• Foreign Developed Equity (15 percent) – Stocks listed on major foreign markets in developed countries, such as the UK, Germany, France, and Japan.
  • REITs or Real Estate Investment Trusts (20 percent) – Stocks of companies that invest directly in real estate through ownership of property.
  • U.S. Treasury Notes and Bonds (15 percent) – These are fixed-interest U.S. government debt securities that mature in more than one year. Notes and bonds pay interest semi-annually. The income is only taxed at the federal level.
  • TIPs or U.S. Treasury Inflation-Protection Securities (15 percent) – These are special types of Treasury notes that offer protection from inflation, as measured by the Consumer Price Index. They pay interest every six months and the principal when the security matures.

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This post was written at the depth of the financial crisis. If you stuck to the Swensen Model through out the crisis, you would be ahead now. See our model portfolio.

– Michael Zhuang

Wall Street Journal headline: “Harvard Endowment Returned 8.6%”

In light of the events of the last few weeks when financial companies collapsed in rapid succession, an all-weather portfolio is what all of us need. Yale and Harvard University endowments have portfolios that do well in both good and bad times. You’d expect these smart people to know what they are doing. They do!

In any one fiscal year (ending in June) since 2000, The Yale Endowment has never had a loss. Don’t you wish you had a portfolio that could do so well? Sadly, your record is likely to be worse than that of S&P 500. Harvard’s endowment portfolio had only two years with small losses. The worst was in 2001. That was when it suffered a loss of 2.7%. Here are the details:

Table 1: Comparison of returns for Yale, Harvard, and the S&P 500

    Year Economic Cycle Yale Harvard S&P 500
    2000 Tech bubble 41% 32% 7%
    2001 Tech bubble bust 9.2% -2.7% -14.83%
    2002 Tech bubble bust 0.7% -0.5% -17.99%
    2003 8.8% 12.5% 0.25%
    2004 19.4% 21.1% 19.11%
    2005 RE bubble 22.3% 19.2% 6.32%
    2006 RE bubble 22.9% 16.7% 8.63%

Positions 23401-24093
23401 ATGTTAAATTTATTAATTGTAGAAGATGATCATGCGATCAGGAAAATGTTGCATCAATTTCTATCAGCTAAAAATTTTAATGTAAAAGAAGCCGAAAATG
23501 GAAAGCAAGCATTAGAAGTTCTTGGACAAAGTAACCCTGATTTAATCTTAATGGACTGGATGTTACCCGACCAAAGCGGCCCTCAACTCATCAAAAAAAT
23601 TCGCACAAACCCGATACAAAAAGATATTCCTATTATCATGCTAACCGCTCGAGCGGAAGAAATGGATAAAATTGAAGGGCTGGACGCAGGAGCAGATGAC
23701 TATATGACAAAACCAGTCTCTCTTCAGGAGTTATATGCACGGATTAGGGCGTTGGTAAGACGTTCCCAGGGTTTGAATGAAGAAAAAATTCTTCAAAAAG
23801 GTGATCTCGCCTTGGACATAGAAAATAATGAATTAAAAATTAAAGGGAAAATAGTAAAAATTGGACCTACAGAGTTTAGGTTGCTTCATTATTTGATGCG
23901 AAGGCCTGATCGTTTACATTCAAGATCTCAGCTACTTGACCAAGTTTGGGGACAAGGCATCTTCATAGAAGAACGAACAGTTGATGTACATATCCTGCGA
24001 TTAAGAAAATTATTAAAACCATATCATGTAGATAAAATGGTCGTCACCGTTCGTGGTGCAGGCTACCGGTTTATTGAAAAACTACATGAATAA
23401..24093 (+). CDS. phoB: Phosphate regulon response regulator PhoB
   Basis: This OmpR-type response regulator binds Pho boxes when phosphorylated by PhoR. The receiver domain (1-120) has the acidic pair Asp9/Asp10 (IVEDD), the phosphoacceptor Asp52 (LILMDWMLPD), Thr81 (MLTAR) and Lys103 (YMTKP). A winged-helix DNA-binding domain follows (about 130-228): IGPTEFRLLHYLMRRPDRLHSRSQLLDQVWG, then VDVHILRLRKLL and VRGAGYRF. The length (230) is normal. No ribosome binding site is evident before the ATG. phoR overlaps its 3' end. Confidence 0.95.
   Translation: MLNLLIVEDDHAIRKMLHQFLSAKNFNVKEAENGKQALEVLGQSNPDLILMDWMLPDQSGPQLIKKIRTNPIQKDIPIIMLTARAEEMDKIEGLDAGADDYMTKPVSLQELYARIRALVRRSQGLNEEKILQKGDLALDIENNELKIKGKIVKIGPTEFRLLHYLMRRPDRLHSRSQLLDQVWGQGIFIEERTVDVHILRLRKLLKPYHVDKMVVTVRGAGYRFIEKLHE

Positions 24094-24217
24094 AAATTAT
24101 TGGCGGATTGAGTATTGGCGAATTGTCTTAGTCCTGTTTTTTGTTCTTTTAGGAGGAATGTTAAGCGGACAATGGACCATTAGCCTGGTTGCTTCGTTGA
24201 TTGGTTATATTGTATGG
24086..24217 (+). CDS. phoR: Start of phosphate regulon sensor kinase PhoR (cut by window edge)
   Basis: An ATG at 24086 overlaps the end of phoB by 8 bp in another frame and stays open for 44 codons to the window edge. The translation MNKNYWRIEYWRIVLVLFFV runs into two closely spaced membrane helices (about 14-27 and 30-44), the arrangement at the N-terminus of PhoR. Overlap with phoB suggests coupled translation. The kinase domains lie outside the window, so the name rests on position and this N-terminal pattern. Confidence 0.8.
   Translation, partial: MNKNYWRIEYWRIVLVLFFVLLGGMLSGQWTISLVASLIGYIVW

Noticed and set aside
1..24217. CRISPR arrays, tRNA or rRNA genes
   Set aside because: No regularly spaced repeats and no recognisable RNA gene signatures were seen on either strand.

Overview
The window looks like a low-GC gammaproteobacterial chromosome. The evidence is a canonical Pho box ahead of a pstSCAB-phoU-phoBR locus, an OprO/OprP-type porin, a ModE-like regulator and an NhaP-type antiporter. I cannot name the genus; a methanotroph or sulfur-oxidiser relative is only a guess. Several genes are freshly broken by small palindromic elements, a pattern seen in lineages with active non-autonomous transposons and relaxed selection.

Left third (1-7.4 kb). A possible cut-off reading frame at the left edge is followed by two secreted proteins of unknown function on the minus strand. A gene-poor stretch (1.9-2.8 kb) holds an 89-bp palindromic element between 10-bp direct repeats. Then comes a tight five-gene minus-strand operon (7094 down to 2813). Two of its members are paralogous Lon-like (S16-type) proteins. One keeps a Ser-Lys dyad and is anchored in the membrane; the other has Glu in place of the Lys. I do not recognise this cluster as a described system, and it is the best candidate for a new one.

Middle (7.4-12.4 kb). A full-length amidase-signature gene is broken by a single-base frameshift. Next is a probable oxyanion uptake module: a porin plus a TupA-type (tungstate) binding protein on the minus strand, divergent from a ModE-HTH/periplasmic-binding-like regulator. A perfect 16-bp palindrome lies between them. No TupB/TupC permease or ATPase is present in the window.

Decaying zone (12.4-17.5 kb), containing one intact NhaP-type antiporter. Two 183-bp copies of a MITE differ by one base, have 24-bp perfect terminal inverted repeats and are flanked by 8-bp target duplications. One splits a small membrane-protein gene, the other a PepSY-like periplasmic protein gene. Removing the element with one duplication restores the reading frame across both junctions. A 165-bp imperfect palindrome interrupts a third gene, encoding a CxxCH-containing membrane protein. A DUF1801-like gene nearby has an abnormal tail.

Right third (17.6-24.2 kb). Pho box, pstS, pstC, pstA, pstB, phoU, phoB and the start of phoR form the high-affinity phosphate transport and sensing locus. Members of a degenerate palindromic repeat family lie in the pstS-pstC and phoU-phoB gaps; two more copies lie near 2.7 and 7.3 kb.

2007 RE bubble bust 28% 23% 21%
    2008 RE bubble bust 4% 8.6% -14.8%
    Average Return 17.8% 14.4% 1.6%
    Volatility 12.4% 11.3% 14.6%

How did Yale and Harvard achieve such return stability through two major cycles of boom and bust?

The answer lies in their unconventional asset allocation. The typical US investor allocates 60% to domestic equity, primarily in large-cap growth stocks, and 40% to fixed income assets. In contrast, the endowments allocate to six non-cash asset classes that have low correlation with each other. In particular, domestic equity and fixed income make up only a small percentage of the overall portfolio: see Table 2 below. This broad diversification across weakly correlated asset classes is the primary reason why the endowment portfolios did well in both boom and bust times. (I will discuss secondary reasons in the future.)

Table 2: Asset allocations of Yale and Harvard endowments

Asset Classes Domestic Equity Absolute Return Foreign Equity Private Equity Real Assets Fixed Income Cash
Yale 11% 23.3% 14.1% 18.7% 27.1% 4% 1.9%
Harvard 12% 18% 22.% 11% 26% 16% -5%

Both endowments allocate over 25% to real assets, such as real estate and basic materials. This allocation seeks to protect against the double threat of a weak dollar and inflation.

Chart: Evolution of Yale Endowment asset allocation

As the chart above shows, Yale Endowment significantly increased its exposure to real assets in the last three years. Average investors like you and me would be well-served to heed the unspoken message of these intelligently-managed endowments. And now for your take-home lesson:

1. Broadly diversify

2. Hedge against inflation and the weak dollar.

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What you need to know now the recession is here

Do you ever get that feeling that you’d rather just stay in bed? This morning was one of those mornings. We woke up to the painful news of stock market collapses across Asia and Europe. And then, more surprising, a sudden action by the Fed cutting the interest rate by three-quarters of a percentage point (75 basis points). We never know for sure whether we’re in a recession until National Bureau of Economic Research (NBER) makes it official. That could take up to six months. But the only conclusion I can draw from the immediacy of reaction from the Fed is that if we are not in a recession right now, it’s about to happen.

So what can we expect the stock market to do during a recession-and after it? I may not have a crystal ball to see the future, but I have made an in-depth study of all nine recessions since 1950. Even if history won’t repeat itself, looking at the past half-century should give us some perspective.

Things look gloomy now, but the future is not